21 Comments

  1. Patrick B
    · Reply

    I would love to see spacing and margins handheld like the font sizing options, with he ability to define preset spacing options that can be selected via a dropdown and then an option to have enabled or disabled custom spacing.

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  2. Marcus Tibesar
    · Reply

    Excellent in-depth GB update reviews. Thank you Justin and thank you GB dev team!

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  3. Joao
    · Reply

    Well done.
    Just wanted to share my opinion reg selecting parent elements. Best way to do it is by enabling breadcrumbs navigation. Not an original idea but clearly the best implementation of such a functionality.

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    • Justin Tadlock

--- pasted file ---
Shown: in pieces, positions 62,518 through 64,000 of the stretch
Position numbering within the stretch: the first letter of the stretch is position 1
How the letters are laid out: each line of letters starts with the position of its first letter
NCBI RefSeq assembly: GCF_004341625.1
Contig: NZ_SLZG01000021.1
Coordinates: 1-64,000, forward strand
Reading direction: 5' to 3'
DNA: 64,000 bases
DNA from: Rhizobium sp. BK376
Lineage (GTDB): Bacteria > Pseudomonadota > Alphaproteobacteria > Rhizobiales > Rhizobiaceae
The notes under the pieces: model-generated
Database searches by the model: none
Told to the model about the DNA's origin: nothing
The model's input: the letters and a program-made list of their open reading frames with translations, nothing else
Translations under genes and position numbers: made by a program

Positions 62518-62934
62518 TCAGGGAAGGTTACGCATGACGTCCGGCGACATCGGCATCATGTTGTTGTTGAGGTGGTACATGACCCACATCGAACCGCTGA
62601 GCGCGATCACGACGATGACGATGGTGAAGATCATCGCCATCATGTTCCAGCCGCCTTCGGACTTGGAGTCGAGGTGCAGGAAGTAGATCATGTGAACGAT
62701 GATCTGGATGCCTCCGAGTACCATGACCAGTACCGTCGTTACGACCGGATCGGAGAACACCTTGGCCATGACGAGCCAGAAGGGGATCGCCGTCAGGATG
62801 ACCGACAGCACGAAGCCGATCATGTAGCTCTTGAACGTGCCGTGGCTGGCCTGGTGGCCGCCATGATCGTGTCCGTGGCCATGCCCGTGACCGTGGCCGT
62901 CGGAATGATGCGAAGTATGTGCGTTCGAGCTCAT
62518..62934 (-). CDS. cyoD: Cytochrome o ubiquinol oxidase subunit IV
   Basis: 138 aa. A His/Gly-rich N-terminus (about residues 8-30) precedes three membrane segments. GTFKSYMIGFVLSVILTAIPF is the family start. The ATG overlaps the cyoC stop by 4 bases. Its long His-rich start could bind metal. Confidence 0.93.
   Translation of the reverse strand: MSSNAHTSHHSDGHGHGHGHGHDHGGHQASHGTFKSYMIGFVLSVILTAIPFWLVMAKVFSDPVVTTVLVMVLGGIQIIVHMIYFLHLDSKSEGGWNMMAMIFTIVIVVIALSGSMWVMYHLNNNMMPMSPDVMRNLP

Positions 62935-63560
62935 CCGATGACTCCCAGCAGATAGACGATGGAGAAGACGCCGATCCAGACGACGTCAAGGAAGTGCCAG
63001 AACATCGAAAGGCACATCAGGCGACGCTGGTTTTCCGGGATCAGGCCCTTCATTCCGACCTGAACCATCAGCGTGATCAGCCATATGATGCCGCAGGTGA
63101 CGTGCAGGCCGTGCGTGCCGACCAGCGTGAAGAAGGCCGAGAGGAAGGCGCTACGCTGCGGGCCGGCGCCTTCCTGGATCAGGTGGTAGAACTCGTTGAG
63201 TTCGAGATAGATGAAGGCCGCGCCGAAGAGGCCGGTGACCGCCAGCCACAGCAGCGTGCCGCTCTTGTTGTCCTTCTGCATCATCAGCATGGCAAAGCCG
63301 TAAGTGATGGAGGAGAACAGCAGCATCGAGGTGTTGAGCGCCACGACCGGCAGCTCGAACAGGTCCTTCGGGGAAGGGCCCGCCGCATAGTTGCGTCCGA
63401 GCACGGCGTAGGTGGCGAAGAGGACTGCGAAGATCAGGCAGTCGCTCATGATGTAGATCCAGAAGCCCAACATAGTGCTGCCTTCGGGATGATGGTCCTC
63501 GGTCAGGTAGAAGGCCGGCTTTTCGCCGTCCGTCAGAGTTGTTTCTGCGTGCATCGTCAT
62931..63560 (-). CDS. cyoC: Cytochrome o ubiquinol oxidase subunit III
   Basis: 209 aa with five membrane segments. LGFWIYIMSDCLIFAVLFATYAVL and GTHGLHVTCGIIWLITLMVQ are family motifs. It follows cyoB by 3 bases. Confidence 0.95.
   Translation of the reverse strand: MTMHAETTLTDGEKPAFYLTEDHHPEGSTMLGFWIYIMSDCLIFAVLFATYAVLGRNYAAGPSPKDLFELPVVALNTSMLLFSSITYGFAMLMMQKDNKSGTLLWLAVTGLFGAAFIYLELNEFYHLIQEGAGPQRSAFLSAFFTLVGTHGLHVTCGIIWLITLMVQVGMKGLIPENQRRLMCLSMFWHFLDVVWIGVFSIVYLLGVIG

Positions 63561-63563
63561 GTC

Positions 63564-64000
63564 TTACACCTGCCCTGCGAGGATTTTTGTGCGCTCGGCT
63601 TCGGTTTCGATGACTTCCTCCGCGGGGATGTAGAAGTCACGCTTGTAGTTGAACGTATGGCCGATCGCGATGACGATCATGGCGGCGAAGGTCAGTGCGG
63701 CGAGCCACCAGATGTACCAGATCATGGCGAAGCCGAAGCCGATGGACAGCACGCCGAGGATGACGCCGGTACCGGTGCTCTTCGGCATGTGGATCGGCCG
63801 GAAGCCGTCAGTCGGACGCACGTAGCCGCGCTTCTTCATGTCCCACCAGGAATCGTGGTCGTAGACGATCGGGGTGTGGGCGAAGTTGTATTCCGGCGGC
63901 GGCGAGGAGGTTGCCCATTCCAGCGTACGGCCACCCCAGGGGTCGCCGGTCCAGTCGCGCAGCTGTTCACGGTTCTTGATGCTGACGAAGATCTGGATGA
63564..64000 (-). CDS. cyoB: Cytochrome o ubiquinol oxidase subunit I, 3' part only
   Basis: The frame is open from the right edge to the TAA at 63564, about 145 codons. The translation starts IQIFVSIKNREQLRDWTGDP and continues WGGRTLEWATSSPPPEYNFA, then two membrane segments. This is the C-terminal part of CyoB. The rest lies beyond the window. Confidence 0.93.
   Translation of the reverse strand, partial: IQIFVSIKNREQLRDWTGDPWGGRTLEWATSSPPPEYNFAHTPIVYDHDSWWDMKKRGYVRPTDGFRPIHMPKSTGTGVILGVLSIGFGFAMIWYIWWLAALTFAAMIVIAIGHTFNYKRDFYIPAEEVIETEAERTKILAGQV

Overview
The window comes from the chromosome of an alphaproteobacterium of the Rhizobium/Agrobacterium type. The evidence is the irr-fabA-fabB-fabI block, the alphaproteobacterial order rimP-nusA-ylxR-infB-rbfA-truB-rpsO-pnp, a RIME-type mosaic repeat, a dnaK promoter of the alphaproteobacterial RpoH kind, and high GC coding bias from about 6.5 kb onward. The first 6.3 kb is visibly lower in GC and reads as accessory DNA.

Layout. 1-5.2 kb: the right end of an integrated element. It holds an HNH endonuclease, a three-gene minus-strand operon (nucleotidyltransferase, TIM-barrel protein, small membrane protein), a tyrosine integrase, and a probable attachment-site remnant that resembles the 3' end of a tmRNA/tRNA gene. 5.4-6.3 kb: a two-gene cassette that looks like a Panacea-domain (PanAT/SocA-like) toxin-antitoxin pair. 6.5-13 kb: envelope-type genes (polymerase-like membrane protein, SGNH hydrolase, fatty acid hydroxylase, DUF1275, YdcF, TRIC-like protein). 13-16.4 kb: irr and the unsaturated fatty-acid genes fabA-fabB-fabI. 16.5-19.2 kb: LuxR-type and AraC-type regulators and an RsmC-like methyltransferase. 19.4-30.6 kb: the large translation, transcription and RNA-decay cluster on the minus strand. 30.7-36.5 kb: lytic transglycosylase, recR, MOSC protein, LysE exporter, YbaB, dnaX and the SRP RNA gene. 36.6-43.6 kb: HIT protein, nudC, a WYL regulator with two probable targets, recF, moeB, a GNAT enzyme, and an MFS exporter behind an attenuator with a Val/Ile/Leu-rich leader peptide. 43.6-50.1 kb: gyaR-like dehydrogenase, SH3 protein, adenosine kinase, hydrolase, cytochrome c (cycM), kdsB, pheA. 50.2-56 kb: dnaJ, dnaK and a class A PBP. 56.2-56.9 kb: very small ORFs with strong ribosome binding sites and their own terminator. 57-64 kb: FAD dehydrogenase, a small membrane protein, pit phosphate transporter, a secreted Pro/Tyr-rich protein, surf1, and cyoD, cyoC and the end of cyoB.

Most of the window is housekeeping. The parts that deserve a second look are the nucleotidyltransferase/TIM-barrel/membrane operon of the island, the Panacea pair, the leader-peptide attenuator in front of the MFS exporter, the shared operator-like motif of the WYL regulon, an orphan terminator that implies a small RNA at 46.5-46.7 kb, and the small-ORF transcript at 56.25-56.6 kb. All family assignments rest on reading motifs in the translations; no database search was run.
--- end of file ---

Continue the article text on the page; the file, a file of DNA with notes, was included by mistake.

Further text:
· Reply

      I only realized the breadcrumbs nav allowed this a few weeks ago. It was a life-changing experience. :)

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      • Gary Taylor
        · Reply

        That genuinely made me chuckle. It’s hidden away at the bottom of the screen but pretty obvious once you start doing anything with groups and columns. If even a regular user such as yourself doesn’t spot it it needs making more obvious. But breadcrumbs aren’t as ‘sexy’ as a float-on-hover effect.

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  4. David
    · Reply

    Thanks for the recap.
    The parent selector is not the right direction (my opinion) it is so much intuitive to had some border (small and light) around parent block to select them.

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  5. User384774
    · Reply

    I see some fixes in the production versions, how can I download/compile a production version build?

    I think the team should think about pushing some nightly testing plugin like for WordPress in order for people to be able to install nightly builds.

    Kind Regards

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    • will